Seldom more wrong

Cedarford writes: “The “slippery slope” argument is largely becoming just a laughable piece of obvious sophistry from overuse.”

Drudge reports: “Three years after the city banned smoking in restaurants, health officials are talking about prohibiting something they say is almost as bad: artificial trans fatty acids.”

From vaccines to health bans, from polygamy to proposed invasions, the “slippery slope” argument has never been more reliable as a predictive model. I remember being laughed at by an orthodontist’s son 17 years ago when I warned him about the effect HMOs would likely have on his father’s practice. Five years later, his father was trying to rally his fellow professionals against them. I remember a friend of mine from New York who loved the new smoking ban and laughed at the absurd notion that they would ever lead to food bans. And it wasn’t all that long ago that the homogamy crowd was insisting that expanding the state’s definition of “marriage” regarding sex was possible without expanding the number of individuals involved.

As I cited in my column on Monday, pro-torture conservatives are already calling for its use against non-terrorist American citizens even prior to its acceptance for use against presumed terrorists. So, the “slippery slope” from the torture of foreign jihadists to the torture of American citizens is all but assured.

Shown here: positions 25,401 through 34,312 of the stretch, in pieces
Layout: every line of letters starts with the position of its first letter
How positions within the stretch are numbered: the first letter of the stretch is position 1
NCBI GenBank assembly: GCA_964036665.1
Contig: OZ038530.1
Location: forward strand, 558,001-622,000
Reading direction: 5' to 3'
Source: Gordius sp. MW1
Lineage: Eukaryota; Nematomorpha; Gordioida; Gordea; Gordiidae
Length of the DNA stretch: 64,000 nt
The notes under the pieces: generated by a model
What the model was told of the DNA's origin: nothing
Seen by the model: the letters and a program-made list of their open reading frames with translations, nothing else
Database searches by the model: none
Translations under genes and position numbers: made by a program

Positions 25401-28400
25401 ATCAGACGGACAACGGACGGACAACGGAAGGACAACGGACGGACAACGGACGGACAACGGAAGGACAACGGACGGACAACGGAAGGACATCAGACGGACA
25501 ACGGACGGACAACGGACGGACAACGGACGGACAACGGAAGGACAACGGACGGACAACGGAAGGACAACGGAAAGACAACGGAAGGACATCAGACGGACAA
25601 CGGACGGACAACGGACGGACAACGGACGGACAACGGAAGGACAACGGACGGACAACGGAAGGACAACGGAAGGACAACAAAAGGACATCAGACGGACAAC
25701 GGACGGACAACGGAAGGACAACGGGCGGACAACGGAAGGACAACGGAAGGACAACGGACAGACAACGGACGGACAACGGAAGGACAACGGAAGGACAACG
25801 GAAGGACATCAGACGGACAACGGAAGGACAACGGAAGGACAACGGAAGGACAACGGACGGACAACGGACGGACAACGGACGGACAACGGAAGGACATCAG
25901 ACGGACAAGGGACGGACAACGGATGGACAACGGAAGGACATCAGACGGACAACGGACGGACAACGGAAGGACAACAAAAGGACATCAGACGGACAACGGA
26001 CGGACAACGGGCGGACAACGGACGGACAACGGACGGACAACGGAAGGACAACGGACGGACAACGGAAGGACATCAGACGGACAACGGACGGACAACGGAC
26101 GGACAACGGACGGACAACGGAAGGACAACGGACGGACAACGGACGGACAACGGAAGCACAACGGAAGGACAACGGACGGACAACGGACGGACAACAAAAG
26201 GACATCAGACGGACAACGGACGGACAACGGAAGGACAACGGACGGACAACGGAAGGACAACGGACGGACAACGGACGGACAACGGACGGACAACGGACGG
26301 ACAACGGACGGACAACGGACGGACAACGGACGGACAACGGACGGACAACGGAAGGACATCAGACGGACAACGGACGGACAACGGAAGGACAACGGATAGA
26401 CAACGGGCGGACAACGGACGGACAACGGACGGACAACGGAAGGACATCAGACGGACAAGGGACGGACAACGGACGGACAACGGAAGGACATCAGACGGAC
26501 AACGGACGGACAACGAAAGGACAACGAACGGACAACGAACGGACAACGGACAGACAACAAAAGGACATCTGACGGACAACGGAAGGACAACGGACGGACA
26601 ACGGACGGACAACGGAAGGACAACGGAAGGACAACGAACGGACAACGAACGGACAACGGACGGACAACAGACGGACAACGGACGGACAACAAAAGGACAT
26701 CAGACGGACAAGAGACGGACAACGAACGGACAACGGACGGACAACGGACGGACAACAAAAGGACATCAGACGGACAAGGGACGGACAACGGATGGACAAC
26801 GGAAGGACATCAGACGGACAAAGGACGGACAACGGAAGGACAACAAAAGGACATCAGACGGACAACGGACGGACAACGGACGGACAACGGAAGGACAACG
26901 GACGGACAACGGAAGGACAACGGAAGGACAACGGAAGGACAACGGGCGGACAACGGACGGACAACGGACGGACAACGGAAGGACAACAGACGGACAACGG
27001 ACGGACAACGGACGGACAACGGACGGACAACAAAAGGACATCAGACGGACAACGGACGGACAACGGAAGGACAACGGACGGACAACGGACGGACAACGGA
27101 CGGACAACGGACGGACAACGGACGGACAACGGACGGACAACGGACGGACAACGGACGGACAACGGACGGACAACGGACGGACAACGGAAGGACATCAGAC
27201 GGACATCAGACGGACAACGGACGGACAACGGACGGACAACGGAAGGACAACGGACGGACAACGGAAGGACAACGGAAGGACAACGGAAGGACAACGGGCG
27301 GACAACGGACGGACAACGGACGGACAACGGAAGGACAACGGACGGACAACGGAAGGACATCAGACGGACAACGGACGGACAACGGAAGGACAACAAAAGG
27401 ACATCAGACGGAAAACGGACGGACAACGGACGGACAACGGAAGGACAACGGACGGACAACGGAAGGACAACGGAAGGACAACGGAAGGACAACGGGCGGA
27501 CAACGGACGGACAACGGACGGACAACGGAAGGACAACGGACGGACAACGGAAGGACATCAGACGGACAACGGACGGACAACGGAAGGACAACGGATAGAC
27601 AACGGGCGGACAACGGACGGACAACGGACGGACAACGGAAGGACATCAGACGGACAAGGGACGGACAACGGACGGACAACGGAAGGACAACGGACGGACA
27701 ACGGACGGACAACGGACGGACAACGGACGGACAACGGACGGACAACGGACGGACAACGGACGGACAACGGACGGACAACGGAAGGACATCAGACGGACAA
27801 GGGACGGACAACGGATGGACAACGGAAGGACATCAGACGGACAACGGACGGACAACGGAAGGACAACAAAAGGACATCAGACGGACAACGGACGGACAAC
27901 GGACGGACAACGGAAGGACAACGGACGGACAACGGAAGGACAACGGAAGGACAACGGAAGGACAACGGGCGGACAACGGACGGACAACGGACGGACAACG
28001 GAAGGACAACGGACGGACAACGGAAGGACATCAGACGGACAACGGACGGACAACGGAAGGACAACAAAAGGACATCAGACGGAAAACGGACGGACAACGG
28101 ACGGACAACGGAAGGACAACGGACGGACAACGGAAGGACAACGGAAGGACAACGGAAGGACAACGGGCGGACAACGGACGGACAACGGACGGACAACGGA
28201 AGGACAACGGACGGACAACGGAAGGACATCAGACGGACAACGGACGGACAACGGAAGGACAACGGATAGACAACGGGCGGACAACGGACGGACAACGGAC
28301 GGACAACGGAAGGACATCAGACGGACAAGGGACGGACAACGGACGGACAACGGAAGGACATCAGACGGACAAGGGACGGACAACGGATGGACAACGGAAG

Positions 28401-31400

In truth, the “slippery slope” argument, when properly made, is merely the application of the logic behind one situation to another, conceptually related situation. For example:

1. Torture is justified if even one American life is saved.
2. Terrorists are a serious threat to American lives.
3. Therefore, torturing terrorists is justified.

One can attack #1 or #2, (I reject both, as a matter of fact), but one cannot successfully attack the logic. And if one accepts both #1 and #2, one is bound to reach the same conclusion with regards to torturing criminals because the logic applies equally well if one substitutes the word “criminals” for “terrorists” in #2 and #3.

In response, the anti-slopist will usually attempt to argue, “well, that’s just not realistic” or “no one is arguing that”. But those aren’t arguments, they are only assertions, and in this case, they would be incorrect as per the previously cited example.